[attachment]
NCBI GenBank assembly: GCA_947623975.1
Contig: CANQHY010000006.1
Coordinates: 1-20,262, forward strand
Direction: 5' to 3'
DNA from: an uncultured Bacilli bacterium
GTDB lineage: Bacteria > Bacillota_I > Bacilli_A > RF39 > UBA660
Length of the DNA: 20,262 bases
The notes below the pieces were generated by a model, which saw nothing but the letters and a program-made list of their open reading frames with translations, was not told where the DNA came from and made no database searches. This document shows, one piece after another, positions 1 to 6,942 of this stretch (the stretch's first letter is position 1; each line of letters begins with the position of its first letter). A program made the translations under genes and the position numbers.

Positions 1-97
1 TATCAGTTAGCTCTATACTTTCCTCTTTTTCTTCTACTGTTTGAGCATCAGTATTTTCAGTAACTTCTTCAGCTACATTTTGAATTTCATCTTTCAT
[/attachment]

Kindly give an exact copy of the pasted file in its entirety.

NCBI GenBank assembly: GCA_947623975.1
Contig: CANQHY010000006.1
Coordinates: 1-20,262, forward strand
Direction: 5' to 3'
DNA from: an uncultured Bacilli bacterium
GTDB lineage: Bacteria > Bacillota_I > Bacilli_A > RF39 > UBA660
Length of the DNA: 20,262 bases
The notes below the pieces were generated by a model, which saw nothing but the letters and a program-made list of their open reading frames with translations, was not told where the DNA came from and made no database searches. This document shows, one piece after another, positions 1 to 6,942 of this stretch (the stretch's first letter is position 1; each line of letters begins with the position of its first letter). A program made the translations under genes and the position numbers.

Positions 1-97
1 TATCAGTTAGCTCTATACTTTCCTCTTTTTCTTCTACTGTTTGAGCATCAGTATTTTCAGTAACTTCTTCAGCTACATTTTGAATTTCATCTTTCAT